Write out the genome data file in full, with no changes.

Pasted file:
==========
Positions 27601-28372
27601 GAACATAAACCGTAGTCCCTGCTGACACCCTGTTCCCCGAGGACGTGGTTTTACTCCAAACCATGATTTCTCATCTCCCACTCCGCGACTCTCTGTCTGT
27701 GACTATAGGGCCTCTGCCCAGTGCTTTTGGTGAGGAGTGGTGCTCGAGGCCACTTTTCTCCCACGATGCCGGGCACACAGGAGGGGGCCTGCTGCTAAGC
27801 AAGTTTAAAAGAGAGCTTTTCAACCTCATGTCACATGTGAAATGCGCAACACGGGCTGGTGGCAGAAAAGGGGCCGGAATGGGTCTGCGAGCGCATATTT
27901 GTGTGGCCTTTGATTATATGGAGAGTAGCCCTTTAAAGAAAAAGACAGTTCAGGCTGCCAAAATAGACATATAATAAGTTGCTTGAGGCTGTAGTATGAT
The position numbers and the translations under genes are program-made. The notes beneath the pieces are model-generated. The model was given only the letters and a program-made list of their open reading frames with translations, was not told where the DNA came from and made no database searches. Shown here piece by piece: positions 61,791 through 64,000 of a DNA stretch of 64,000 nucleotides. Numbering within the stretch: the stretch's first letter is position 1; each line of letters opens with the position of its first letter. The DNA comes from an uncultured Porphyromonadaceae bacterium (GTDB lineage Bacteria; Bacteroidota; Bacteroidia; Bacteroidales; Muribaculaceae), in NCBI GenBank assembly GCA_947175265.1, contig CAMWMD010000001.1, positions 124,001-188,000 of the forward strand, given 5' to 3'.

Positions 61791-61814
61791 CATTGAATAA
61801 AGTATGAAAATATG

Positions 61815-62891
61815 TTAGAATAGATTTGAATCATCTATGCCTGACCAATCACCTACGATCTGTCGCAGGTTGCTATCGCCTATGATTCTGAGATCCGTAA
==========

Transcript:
Positions 27601-28372
27601 GAACATAAACCGTAGTCCCTGCTGACACCCTGTTCCCCGAGGACGTGGTTTTACTCCAAACCATGATTTCTCATCTCCCACTCCGCGACTCTCTGTCTGT
27701 GACTATAGGGCCTCTGCCCAGTGCTTTTGGTGAGGAGTGGTGCTCGAGGCCACTTTTCTCCCACGATGCCGGGCACACAGGAGGGGGCCTGCTGCTAAGC
27801 AAGTTTAAAAGAGAGCTTTTCAACCTCATGTCACATGTGAAATGCGCAACACGGGCTGGTGGCAGAAAAGGGGCCGGAATGGGTCTGCGAGCGCATATTT
27901 GTGTGGCCTTTGATTATATGGAGAGTAGCCCTTTAAAGAAAAAGACAGTTCAGGCTGCCAAAATAGACATATAATAAGTTGCTTGAGGCTGTAGTATGAT
The position numbers and the translations under genes are program-made. The notes beneath the pieces are model-generated. The model was given only the letters and a program-made list of their open reading frames with translations, was not told where the DNA came from and made no database searches. Shown here piece by piece: positions 61,791 through 64,000 of a DNA stretch of 64,000 nucleotides. Numbering within the stretch: the stretch's first letter is position 1; each line of letters opens with the position of its first letter. The DNA comes from an uncultured Porphyromonadaceae bacterium (GTDB lineage Bacteria; Bacteroidota; Bacteroidia; Bacteroidales; Muribaculaceae), in NCBI GenBank assembly GCA_947175265.1, contig CAMWMD010000001.1, positions 124,001-188,000 of the forward strand, given 5' to 3'.

Positions 61791-61814
61791 CATTGAATAA
61801 AGTATGAAAATATG

Positions 61815-62891
61815 TTAGAATAGATTTGAATCATCTATGCCTGACCAATCACCTACGATCTGTCGCAGGTTGCTATCGCCTATGATTCTGAGATCCGTAA